Unmanned Aerial Vehicles: Increasing Reliability and Paving a Path for Advance Applications

Authors:

Subodh Bhandari, Alejandro Osorio

Mentor:

Subodh Bhandari, Professor, Aerospace Engineering, California State Polytechnic University, Pomona

Unmanned aerial vehicles (UAVs) offer solutions to many high-value and high-risk missions. They have been used for both military and civilian applications. Main advantages of UAVs are that they are cheaper and pose no risk to human loss. In order to fully utilize the potential of these vehicles, their autonomy must be increased. However, the use of these vehicles is limited. One reason for this is that the controllers for these vehicles are designed using classical control system design techniques. Such controllers are based on linearized flight dynamics model and are designed to work for particular flight conditions. If the flight dynamics changes due to changes in flight speed and/or altitude, the controllers most likely will not function. This will result in the loss of the vehicle and expensive onboard sensors, equipment, and information stored. As the role of UAVs increases, UAVs are expected to fly over wide range of flight envelope characterized by frequent changes in dynamic pressure (change in speed and altitude). Controllers based on nonlinear flight dynamic models can work for the entire flight envelope. The purpose of this research ongoing at Cal Poly Pomona is to develop and validate via flight tests the nonlinear controllers for UAVs. A Twin-Engine UAV airplane is being used for this research. The nonlinear flight dynamics model for the airplane has been developed and validated using flight data. The airplane is equipped with a Piccolo II autopilot and was flown for flight data collection. The validated model is being used for the development of nonlinear controllers for the airplane. The controllers will be tested in the simulation including software-in-the-loop and hardware-in-the-loop simulations. Once found satisfactory in these simulations, the controllers will be tested in flight.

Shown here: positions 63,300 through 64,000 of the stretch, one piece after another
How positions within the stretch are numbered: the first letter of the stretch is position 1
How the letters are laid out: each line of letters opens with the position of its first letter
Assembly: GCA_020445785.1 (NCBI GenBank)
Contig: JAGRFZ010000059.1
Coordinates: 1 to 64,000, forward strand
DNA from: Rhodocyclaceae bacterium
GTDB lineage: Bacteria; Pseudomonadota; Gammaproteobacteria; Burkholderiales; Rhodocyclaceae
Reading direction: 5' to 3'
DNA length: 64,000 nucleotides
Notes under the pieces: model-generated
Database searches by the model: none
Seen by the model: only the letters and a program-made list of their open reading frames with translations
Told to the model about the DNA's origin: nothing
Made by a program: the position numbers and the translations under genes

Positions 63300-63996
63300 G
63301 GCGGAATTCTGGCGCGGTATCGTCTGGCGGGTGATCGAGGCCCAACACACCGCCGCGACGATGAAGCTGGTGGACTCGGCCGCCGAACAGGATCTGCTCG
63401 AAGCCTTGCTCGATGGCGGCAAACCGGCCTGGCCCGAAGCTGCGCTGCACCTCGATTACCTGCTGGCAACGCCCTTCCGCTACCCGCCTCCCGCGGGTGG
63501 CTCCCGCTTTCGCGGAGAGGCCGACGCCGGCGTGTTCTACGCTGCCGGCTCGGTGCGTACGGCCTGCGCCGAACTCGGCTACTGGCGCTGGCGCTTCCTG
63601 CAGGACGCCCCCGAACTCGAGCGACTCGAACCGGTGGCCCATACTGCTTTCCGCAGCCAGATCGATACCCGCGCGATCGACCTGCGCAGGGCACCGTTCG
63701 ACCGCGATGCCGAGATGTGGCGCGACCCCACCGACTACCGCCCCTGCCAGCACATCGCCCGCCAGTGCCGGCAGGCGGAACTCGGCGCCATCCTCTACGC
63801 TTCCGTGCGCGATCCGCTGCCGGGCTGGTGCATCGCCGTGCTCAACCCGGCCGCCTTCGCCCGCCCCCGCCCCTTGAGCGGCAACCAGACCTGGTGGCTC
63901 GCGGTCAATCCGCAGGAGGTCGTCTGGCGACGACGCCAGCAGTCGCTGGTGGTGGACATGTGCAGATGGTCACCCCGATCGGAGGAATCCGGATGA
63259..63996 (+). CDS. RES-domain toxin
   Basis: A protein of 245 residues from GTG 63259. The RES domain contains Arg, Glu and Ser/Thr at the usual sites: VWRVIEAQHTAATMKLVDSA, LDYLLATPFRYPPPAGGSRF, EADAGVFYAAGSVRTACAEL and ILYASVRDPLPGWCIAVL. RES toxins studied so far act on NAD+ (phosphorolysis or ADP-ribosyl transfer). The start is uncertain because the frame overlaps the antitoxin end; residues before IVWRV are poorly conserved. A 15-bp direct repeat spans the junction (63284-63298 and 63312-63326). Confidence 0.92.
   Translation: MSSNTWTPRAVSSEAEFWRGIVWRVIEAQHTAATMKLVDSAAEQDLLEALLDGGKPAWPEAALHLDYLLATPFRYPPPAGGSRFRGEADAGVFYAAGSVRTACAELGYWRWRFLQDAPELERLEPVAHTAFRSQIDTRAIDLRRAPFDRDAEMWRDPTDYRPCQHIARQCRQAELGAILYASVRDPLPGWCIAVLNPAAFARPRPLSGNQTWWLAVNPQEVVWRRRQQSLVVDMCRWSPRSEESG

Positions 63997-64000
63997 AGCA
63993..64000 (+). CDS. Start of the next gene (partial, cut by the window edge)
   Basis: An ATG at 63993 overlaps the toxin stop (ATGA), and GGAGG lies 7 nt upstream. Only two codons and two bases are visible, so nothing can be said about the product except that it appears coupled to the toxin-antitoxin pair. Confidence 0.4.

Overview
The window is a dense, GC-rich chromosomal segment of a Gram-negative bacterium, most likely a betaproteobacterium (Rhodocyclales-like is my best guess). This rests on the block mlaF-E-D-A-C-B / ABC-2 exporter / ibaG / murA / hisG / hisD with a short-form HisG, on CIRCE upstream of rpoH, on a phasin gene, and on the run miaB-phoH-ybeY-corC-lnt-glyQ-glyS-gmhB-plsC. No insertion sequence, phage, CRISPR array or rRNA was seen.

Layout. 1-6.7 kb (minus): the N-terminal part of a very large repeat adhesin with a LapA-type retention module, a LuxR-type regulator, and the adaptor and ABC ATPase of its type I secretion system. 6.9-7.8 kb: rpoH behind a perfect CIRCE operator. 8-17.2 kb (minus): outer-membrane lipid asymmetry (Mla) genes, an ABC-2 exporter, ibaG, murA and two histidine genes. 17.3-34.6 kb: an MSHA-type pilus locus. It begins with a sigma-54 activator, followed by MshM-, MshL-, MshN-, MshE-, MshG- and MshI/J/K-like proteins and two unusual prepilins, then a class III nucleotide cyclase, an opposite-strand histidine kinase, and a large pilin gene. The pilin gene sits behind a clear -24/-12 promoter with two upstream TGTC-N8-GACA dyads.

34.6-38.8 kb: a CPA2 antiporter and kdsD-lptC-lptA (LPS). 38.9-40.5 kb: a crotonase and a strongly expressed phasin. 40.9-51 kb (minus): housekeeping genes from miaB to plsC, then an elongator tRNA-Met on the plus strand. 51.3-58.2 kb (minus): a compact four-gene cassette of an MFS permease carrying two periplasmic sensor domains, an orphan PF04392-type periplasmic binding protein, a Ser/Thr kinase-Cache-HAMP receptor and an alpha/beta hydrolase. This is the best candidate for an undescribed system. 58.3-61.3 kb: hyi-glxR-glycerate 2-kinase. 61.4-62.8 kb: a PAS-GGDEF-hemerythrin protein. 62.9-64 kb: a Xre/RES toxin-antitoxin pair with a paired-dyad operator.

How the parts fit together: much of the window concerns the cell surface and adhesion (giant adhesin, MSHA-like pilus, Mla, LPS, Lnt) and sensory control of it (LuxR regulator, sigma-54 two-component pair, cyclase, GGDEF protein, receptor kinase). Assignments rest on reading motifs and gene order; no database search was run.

Presented by:

Alejandro Osorio

Date:

Saturday, November 23, 2013

Time:

3:10 PM — 3:25 PM

Room:

Science 116 (Physics Lab)

Presentation Type:

Oral Presentation

Discipline:

Engineering